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CHAPTER 2: THE MARKET-PLACE
You will find much of The Scarlet Letter descriptive and analytical. But not the central scenes. These are dramatic enough to take your breath away.
"The Market-Place," for instance, is some curtain-raiser. In one vivid image, you have the whole story. The lines of conflict are drawn, the issues defined, the characters placed in relation to one another.
The image Hawthorne gives us is that of a young woman taken in adultery, and standing on a scaffold in the midst of a hostile crowd. (Wait a minute. An adulteress on display in the market- place? Yes. This is Puritan Boston, where private wrongdoing is public business.)
The woman has been brought to the scaffold for an ordeal of shaming, an ordeal she endures with stubborn pride. She does not drop her gaze, but instead responds to the angry stares of the crowd with quiet defiance.
In her arms, the woman carries an infant, one emblem of her sin. And on her breast, she wears another: a scarlet letter A (for Adulteress), intended by the magistrates to be a badge of shame, but already the subject of curious speculation.
On a nearby balcony, seated in a place of honor among the judges, is the woman's lover, the man who is supposed to be standing on the scaffold by her side. And on the outskirts of the crowd an interested observer, the woman's secret husband, watches, his keen eyes searching for his rival, his thoughts already turned to revenge.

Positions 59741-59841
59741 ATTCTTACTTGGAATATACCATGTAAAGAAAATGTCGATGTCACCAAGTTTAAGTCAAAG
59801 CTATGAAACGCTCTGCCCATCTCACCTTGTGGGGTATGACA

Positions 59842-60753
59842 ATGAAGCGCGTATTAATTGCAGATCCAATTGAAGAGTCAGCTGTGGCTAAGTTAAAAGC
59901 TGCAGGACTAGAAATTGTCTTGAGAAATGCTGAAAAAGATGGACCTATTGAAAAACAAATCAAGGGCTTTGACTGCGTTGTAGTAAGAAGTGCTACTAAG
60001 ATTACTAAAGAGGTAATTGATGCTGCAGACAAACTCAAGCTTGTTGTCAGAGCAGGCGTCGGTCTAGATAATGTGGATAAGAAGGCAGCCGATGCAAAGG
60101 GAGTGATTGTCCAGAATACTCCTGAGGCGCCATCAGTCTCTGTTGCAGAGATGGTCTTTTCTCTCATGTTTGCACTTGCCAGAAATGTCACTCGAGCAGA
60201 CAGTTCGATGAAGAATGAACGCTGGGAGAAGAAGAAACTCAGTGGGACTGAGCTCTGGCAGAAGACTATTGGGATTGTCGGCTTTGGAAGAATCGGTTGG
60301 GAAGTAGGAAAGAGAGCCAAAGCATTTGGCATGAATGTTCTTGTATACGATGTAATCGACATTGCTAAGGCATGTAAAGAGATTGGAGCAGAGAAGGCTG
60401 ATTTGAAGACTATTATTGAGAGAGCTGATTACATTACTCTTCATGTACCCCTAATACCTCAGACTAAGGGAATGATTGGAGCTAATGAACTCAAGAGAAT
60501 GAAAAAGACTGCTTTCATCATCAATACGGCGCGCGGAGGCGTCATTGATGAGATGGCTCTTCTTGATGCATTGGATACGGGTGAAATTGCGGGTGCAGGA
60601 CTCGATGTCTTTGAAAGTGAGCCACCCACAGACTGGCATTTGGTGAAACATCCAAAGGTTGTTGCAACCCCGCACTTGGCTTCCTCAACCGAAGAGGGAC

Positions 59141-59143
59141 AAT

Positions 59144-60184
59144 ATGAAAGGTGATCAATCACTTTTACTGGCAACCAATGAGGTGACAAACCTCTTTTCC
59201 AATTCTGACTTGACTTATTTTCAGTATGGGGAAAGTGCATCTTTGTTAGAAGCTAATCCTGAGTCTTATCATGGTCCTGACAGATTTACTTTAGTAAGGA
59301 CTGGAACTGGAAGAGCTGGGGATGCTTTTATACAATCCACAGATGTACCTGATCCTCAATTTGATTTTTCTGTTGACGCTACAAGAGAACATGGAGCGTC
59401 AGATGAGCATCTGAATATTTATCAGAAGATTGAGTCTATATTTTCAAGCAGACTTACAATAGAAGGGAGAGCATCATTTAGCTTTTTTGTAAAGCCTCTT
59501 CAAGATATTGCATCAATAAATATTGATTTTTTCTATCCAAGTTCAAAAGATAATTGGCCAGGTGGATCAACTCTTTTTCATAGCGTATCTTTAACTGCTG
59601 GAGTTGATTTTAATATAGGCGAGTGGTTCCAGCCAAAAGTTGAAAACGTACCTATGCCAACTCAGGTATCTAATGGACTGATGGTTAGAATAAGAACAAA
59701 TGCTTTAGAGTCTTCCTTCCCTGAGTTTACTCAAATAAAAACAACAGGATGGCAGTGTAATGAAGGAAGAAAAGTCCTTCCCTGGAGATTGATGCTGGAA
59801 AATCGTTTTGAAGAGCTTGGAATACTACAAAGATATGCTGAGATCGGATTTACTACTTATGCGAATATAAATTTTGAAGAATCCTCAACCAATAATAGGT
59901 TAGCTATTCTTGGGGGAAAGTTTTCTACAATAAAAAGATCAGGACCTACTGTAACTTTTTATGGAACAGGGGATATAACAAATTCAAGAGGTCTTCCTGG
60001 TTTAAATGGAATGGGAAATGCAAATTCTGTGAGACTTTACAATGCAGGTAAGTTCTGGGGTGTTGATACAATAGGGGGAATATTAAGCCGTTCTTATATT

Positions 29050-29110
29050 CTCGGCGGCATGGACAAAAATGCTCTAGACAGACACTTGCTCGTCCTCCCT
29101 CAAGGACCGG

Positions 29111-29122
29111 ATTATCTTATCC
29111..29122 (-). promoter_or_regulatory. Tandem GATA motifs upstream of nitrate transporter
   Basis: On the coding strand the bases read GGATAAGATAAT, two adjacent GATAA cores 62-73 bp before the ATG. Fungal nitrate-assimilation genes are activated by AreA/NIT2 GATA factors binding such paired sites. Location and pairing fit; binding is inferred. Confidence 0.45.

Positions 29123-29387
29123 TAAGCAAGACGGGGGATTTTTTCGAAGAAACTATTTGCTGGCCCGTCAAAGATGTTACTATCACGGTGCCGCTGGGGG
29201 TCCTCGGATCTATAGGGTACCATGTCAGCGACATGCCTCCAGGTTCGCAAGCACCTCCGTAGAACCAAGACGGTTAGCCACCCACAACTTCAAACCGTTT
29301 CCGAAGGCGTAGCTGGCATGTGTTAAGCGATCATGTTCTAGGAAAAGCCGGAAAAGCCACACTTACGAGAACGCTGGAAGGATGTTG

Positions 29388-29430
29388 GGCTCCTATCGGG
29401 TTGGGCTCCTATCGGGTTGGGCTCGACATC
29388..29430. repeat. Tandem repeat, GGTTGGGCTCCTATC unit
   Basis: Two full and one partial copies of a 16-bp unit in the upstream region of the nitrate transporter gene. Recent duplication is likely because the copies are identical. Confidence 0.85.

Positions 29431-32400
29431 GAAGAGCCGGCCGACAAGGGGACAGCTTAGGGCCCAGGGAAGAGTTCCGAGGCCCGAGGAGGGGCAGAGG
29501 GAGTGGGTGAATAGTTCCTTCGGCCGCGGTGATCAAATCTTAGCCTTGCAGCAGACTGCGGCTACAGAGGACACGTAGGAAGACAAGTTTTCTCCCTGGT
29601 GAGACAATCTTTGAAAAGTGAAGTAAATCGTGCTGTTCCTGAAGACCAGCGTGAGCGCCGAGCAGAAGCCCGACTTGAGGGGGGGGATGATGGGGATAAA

It is a scene fraught with tension, brimming with possibilities. Let's explore some of them further.
In this first encounter in the market-place, the young woman, Hester Prynne, and the Puritan community are in fierce if silent conflict. They take the measures of one another. They bring into play opposing values.
On the one side is a woman who has violated a strict social and religious code, but who has sinned (if indeed, she has sinned) in an affirmation of love and life. On the other side is a grim and forbidding crowd which seems, nonetheless, to possess a certain degree of dignity and authority.
You will have to determine which side claims your sympathy- and Hawthorne's. The choice is not as cut-and-dried as it seems.
Let's take a closer look at the Puritan spectators waiting by the scaffold with such apparent eagerness to condemn one of their number. The severe expression on their faces, Hawthorne tells us, would be better suited to greet an infamous murderer (a Jack the Ripper, say) than an adulteress. He quickly adds, however, that this stern and unbending crowd would glower just as fiercely at a mischievous child brought before the magistrates for whipping.
We quickly sense in these Puritans a lack not only of sympathy but of discrimination. In their eyes, all crimes are equally reprehensible. And all criminals are to be treated with the full rigor of the law.
What about mercy? we wonder. What about that injunction not to cast the first stone? Not for this crowd. They can be downright bloodthirsty, especially the women. One hard-faced matron suggests branding Hester Prynne's forehead with a hot iron as a more appropriate punishment than the wearing of the scarlet letter. And a second woman goes further, calling for the death penalty.
It is tempting, when we hear such talk, to dismiss these Puritans as hard-hearted fanatics, to sense beneath their severity a strain of bigotry, and to cheerfully consign them to the hell they so fervently believed in.
It is tempting, but it is probably premature.